By all evidence, 2017 should have been a trying year for Sprouts Farmers Market (NASDAQ: SFM). Still-lingering effects of grocery deflation, which have weighed heavily on much larger competitors like Kroger Co (NYSE: KR), had the potential to derail the produce-intensive natural and organic food chain. Shareholders have worried over a price battle looming between established grocery giants like Kroger and Wal-Mart (NYSE: WMT) as global German discount grocery specialists Aldi and Lidl assert themselves in the U.S. market. Finally, Amazon.com's (NASDAQ: AMZN) purchase of Sprouts competitor Whole Foods Market earlier this year has raised the prospect of deep price cuts, and those by a high margin grocer previously disinclined to compete on price.
And yet, despite great volatility in Sprout's stock chart due to the Whole Foods acquisition, SFM shares have gained nearly 17% to date. Through the first three quarters of 2017, Sprout's revenue has increased 15% to $3.5 billion versus the prior-year period, due to both a brisk slate of successful store openings and a comparable sales increase of 2.4% among established stores -- no small feat in the current cutthroat grocery pricing environment.
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What's helping Sprouts differentiate itself from Whole Foods, which felt that it had no choice but be acquired as store expansion slowed and comps flat-lined? Or Kroger, for that matter, which is struggling to ignite revenue as its shares have lost a third of their value year to date?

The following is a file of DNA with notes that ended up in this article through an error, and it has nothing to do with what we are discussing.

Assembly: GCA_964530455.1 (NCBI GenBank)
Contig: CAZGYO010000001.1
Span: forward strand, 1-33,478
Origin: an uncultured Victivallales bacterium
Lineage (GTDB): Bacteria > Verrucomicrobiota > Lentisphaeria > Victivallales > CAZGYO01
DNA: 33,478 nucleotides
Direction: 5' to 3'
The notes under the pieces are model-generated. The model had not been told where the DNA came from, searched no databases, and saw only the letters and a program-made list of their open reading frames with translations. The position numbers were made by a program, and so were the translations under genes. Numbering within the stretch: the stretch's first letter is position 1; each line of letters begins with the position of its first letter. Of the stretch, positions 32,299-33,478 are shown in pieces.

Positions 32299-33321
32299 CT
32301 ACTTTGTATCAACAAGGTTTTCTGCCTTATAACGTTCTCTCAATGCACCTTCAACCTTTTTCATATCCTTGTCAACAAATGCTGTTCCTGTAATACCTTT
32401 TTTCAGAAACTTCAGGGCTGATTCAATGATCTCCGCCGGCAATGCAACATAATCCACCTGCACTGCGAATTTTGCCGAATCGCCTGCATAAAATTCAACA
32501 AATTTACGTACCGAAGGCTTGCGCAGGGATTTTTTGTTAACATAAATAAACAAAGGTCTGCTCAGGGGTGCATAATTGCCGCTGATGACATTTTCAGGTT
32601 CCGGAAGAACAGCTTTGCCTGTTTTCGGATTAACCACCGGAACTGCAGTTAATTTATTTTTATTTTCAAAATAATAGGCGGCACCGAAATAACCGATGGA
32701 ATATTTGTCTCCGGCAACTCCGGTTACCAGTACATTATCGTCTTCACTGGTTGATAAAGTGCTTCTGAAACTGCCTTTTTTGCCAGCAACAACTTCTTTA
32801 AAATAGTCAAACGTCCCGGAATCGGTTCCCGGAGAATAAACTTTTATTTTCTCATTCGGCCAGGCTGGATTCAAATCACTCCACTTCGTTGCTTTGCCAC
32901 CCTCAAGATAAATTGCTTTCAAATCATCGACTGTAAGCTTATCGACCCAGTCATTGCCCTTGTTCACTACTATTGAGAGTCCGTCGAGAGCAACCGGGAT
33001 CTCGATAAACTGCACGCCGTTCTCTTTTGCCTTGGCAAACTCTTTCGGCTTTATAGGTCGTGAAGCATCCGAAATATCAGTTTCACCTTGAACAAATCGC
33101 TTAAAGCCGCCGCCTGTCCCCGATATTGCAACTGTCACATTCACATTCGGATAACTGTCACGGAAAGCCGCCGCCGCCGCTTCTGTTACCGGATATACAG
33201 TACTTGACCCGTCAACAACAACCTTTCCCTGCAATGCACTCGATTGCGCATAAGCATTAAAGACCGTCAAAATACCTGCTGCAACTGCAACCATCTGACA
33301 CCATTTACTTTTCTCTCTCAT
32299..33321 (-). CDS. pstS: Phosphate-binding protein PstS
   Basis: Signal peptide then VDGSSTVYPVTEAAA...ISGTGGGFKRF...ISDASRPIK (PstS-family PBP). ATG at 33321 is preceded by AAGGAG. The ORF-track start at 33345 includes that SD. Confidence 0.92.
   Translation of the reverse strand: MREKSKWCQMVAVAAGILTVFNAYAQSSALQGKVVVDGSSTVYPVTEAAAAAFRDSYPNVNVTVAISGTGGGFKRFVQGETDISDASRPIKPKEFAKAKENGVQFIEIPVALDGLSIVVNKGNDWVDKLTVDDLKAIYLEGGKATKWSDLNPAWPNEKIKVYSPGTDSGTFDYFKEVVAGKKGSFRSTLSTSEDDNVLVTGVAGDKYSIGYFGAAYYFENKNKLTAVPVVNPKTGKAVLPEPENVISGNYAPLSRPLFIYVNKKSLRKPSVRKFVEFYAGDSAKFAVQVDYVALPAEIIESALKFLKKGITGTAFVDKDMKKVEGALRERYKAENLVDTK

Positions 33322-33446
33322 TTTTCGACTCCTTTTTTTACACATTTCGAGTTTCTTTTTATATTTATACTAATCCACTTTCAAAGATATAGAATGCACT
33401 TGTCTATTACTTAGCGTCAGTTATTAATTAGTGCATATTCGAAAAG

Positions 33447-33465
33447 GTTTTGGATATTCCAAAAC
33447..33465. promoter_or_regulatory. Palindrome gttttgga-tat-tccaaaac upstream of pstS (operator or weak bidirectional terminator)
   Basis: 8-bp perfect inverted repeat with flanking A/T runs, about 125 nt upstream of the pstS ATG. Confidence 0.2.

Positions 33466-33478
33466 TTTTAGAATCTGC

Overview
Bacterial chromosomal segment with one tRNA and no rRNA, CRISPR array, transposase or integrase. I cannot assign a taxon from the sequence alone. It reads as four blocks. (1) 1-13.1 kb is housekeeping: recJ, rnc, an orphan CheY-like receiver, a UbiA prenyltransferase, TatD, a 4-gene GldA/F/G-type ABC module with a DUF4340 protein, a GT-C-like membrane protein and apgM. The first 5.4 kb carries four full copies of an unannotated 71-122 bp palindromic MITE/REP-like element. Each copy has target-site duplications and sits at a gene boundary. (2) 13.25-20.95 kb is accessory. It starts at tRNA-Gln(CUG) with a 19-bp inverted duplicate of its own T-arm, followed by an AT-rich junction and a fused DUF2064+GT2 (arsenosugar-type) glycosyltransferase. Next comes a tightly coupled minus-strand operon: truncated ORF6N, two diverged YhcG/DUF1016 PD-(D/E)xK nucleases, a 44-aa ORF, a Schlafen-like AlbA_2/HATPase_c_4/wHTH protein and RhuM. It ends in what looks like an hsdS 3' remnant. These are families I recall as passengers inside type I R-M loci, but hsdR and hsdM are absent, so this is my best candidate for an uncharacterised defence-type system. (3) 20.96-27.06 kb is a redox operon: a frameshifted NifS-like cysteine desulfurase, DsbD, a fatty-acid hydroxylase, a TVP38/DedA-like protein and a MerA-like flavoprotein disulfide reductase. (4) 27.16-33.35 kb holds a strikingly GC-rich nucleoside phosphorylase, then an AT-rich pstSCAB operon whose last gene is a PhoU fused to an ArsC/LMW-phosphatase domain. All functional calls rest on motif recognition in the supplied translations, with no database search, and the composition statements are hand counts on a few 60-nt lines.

Some of Sprout's success factors this year are external. Grocery deflation ebbed after the first quarter of the year. Additionally, Sprouts has little exposure in the Mid-Atlantic states. This is the epicenter of a new wave of grocery competition, where Lidl has established its U.S. beach head, Aldi is attempting to protect its turf, privately held Northeast chain Wegmans is expanding south, while also privately held Publix heads north. Here's the most recent map of Sprouts' store distribution:
Three quarters of Sprouts' 285 locations are found in four U.S. states: California, Arizona, Colorado, and Texas. Sprouts is thus insulated from the east-coast grocery melee, which is set to escalate in 2018. As you can see, Sprouts expands in a contiguous fashion when possible. According to the investor presentation containing this map, 60% to 70% of new unit growth is derived from existing markets.
As for the initial rounds of price discounts Whole Foods has engaged in since merging into Amazon, any effect on Sprouts has been muted. In the company's earnings conference call earlier this month, COO Jim Nielsen noted that the Sprouts tends to index its pricing to be competitive against large conventional grocers within specific geographical regions. Thus its prices -- in general -- should already be competitive when placed in the context of Whole Foods' discounting efforts.